Your Onboarding Success Story
Onboarding new hires is critical to the performance of your sales organization. Here are 3 must-do’s to make it a success.
On average, 25% of all salespeople leave their job every year. That means that your entire sales force is replaced every three to five years! *
For every new salesperson who is hired and onboarded, there is a very real risk that your sales organization’s performance will suffer in the process. To combat this risk, the question is: how do you get your new hires onboarded and up to speed as fast and efficiently as possible?
The solution is to design an effective onboarding plan that gives new employees the best possible understanding of how your organization works and what is expected of each individual employee. The plan needs to include the following three principles:
Help the employee live your DNA
Clearly define what you want your new hires to learn, when and how. Make the objectives clear by defining and exemplifying the behavior you want to see in your organization. This involves a lot more than simply teaching your newcomers about your products and services. Teach them how to sell in your company, including your non-negotiable routines, standards, and tools.
Take advantage of the fact that new employees are super motivated and eager to perform. They are “blank canvasses,” so teach them the ideal way of doing things and their behavior will rub off on the rest of your team.
Take the employee on a practical learning journey
Training sessions, courses, and seminars are a natural part of every onboarding process. But these theoretical learning exercises cannot stand alone. In fact, your onboarding process should be comprised mostly of practical learning activities that force new hires to practice what they are taught formally. It’s how the human brain learns best.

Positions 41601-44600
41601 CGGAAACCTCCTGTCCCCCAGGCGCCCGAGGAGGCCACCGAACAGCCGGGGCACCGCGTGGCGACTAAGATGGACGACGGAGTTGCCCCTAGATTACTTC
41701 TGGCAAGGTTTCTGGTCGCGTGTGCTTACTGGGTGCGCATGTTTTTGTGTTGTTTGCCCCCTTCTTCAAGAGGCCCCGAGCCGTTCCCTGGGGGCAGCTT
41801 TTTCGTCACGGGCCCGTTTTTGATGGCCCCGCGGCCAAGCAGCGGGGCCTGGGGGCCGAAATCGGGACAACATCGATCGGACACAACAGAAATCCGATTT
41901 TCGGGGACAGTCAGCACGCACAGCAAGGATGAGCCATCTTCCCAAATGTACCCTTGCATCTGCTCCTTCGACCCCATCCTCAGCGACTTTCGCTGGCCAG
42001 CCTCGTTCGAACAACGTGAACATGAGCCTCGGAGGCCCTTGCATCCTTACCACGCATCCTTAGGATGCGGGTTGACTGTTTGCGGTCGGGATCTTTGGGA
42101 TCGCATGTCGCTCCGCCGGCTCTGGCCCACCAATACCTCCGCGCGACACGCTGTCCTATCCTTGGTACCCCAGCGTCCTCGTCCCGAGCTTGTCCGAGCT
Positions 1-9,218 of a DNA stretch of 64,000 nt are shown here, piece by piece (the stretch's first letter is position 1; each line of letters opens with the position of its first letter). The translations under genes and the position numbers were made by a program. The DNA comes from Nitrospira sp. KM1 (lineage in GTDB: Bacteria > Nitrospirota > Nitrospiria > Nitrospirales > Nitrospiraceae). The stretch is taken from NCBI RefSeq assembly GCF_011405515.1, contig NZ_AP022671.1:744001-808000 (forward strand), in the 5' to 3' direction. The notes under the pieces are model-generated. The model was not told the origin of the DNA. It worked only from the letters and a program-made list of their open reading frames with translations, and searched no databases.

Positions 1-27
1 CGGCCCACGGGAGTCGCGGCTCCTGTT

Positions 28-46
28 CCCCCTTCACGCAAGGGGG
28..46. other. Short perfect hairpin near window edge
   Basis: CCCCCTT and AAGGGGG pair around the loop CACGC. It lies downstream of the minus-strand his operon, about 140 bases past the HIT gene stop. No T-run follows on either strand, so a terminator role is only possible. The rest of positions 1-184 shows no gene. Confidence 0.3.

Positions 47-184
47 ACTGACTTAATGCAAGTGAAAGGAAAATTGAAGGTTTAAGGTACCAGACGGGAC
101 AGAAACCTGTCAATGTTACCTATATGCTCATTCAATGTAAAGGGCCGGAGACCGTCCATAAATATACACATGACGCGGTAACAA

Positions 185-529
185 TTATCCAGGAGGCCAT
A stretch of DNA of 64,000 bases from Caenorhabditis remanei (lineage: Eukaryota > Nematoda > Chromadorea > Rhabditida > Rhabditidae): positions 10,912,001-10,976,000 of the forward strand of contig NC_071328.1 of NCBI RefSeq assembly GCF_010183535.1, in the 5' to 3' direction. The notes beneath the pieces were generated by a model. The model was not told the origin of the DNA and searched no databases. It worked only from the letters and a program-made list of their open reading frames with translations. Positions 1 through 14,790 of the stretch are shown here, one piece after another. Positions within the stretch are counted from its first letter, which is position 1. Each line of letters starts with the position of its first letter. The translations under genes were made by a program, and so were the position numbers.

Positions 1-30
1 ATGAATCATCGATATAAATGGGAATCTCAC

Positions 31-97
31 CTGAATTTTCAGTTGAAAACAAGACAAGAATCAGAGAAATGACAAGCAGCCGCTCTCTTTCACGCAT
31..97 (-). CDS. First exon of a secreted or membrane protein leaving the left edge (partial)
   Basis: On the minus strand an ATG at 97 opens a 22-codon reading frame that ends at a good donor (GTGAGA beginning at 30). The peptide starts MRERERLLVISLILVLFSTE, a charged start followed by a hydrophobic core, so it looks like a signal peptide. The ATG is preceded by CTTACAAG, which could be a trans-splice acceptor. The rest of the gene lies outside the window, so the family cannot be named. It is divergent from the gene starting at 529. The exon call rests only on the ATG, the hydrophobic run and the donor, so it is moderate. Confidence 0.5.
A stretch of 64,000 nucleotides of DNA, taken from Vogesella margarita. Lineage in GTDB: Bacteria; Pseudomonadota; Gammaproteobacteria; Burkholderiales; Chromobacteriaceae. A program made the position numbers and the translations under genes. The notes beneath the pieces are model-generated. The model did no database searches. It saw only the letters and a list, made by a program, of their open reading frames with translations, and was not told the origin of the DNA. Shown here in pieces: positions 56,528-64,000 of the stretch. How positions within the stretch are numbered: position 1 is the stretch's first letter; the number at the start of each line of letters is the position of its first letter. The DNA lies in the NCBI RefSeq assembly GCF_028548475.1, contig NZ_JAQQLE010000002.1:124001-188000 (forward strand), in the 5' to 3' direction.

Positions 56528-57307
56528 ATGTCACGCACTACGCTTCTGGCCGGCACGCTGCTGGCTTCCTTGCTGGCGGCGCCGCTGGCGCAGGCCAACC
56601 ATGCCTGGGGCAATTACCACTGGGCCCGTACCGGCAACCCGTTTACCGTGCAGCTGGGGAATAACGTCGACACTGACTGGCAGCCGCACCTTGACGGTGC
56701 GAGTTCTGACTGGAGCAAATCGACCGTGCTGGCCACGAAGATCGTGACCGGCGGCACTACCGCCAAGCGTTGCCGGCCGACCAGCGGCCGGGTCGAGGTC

When you do have formal learning sessions, use adaptive learning technologies to help your new employees learn from where they are, rather than from the lowest common denominator. By delivering customized resources and learning activities, you will address the unique needs of each new employee.
Don’t forget to also include social learning activities, either through the direct manager, colleagues, coaches, external experts, or peers. After practical tasks, social learning activities are the most effective way to acquire new skills and behaviors.
Make the direct manager accountable
During (and, of course, after) the onboarding process, the direct manager must continually demand to see the desired behavior you have defined for your organization. The manager is responsible for supporting a new hire’s individual onboarding journey, tracking progress, coaching, observing performance, and giving feedback.
That’s three critical principles of your onboarding process explained in less than 500 words. If you’re left with any questions about how to best and most practically make it happen, we will be happy to shed more light on the matter.
* Frank Cespedes, “Sales Hiring Is Hard”
Curious to learn more?